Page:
Mounting Evidence of the Benefits of 12-step Sponsors

In 12-step groups like Alcoholics Anonymous, members are often encouraged to get a sponsor. What happens when scientists take a closer, empirical look at this bit of recovery wisdom?


In 12-step mutual-help groups like Alcoholics Anonymous (AA) and Narcotics Anonymous (NA), a sponsor is a volunteer who is currently practicing the 12-step program of recovery and who helps newer AA members by providing support, encouragement, & guidance to promote sustained long-term recovery. In a prior Recovery Research Institute Bulletin, we highlighted research that shows having a 12-step sponsor in mutual-help organizations like Alcoholics Anonymous (AA), is related to better alcohol and other drug abstinence rates over time.

Given that there are many factors that can influence whether or not one gets a sponsor, research is needed to learn how best to aid individuals in obtaining a sponsor, this study by Wendt and colleagues is an important contribution to the science on 12-step mutual-help-related treatment and recovery. They tested whether having a sponsor helped promote better outcomes in a sample of individuals with stimulant use disorders (e.g., cocaine), as well as whether a rigorous, outpatient 12-step facilitation approach led to greater likelihood of obtaining a sponsor compared to standard treatment.


This study was a secondary analysis of an original randomized control trial called Stimulant Abuser Groups to Engage in 12-Step (STAGE-12), which showed that 234 individuals with current stimulant use disorder (e.g., cocaine or methamphetamines) who received a 12-step facilitation intervention were more likely to be abstinent during treatment than the 237 individuals who received treatment-as-usual during. But after the treatment, both groups had roughly similar rates of stimulant use if they were not abstinent.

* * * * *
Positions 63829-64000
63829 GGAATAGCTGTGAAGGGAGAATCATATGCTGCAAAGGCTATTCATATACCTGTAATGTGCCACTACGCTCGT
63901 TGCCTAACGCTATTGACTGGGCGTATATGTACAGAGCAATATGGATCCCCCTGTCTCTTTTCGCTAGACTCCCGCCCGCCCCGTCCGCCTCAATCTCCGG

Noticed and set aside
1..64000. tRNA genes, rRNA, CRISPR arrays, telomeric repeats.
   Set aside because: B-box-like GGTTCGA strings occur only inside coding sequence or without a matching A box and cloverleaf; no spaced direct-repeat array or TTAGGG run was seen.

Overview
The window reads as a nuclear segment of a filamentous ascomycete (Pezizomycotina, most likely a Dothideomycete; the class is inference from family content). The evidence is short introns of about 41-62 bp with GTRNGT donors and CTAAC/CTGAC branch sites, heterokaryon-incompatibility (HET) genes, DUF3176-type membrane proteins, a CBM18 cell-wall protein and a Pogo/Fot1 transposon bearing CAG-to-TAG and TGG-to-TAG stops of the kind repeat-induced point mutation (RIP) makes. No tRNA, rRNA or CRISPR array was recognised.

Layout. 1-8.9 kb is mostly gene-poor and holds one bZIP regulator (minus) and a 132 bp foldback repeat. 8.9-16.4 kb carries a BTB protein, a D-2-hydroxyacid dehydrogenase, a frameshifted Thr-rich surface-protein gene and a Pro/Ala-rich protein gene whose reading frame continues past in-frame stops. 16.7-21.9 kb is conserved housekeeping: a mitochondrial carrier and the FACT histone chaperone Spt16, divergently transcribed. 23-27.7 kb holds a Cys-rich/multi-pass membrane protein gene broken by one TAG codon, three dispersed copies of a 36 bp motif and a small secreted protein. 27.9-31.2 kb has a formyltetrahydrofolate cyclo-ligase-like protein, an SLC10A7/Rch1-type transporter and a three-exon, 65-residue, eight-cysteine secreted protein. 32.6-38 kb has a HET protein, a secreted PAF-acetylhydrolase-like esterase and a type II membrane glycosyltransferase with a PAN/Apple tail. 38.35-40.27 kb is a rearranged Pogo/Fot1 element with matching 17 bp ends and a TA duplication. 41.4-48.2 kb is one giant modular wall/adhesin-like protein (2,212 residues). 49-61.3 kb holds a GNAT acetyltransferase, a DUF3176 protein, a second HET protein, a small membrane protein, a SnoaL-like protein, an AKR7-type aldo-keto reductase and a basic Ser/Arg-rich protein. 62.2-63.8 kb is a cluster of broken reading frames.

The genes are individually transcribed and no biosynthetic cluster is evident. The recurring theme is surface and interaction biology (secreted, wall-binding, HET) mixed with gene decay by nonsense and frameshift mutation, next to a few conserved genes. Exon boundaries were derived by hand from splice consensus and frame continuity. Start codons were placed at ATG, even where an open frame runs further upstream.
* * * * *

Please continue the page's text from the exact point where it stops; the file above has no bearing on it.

The 12-step facilitation approach integrated 8 hours of treatment – five group sessions and three individuals sessions – into an intensive outpatient treatment program (i.e., treatment as usual), substituting for existing sessions, so that both groups received the same amount of treatment sessions overall. The 12-step facilitation addressed patients’ efforts to obtain a 12-step sponsor during each of the specialized sessions, and one of the group sessions provided an in-depth focus on the topic of sponsorship. Also worth noting is that individual sessions comprised an active linkage to 12-step mutual-help organization groups, engaging patients with current members to actively facilitate their participation.


Study authors assessed participants when they:



They were interested in three overarching questions:


  1. Is it beneficial to have a sponsor in terms of substance use outcomes?
  2. What types of thoughts and other attitudes when entering treatment were related to obtaining a 12-step sponsor?
  3. Was the 12-step facilitation more effective at improving an individual’s chance of obtaining a sponsor compared to treatment-as-usual?


There are several key methodological details that help put the study in context. The sample was comprised of 338 individuals with cocaine dependence based on the diagnostic and statistical manual of mental disorders, 4th edition (DSM-IV), 170 with methamphetamine dependence, of which 45 were dually-diagnosed. Nearly half had a co-occurring alcohol use disorder. The two treatment groups were roughly equal in the percentage of individuals with different diagnoses. Authors assessed 12-step participation with the 12-step Experiences and Expectations Scale (the number of meetings attended in the past 30 days, meetings with other members outside of meetings, receiving phones call from other members, assisting with meeting duties, speaking during meetings, reading 12-step literature for at least 5 minutes, and, germane to this study especially, whether or not one had a 12-step sponsor). They used the Survey of Readiness for AA (with items modified for other 12-step meetings as well) to assess readiness and expectations regarding 12-step participation as well as perceived barriers to participation. They used the Etiology of Addiction subscale of the Short Understanding of Substance Abuse Scale to assess participants’ belief in the “disease model” of addiction; i.e., that addiction is a disease that can be treated and managed, but never cured.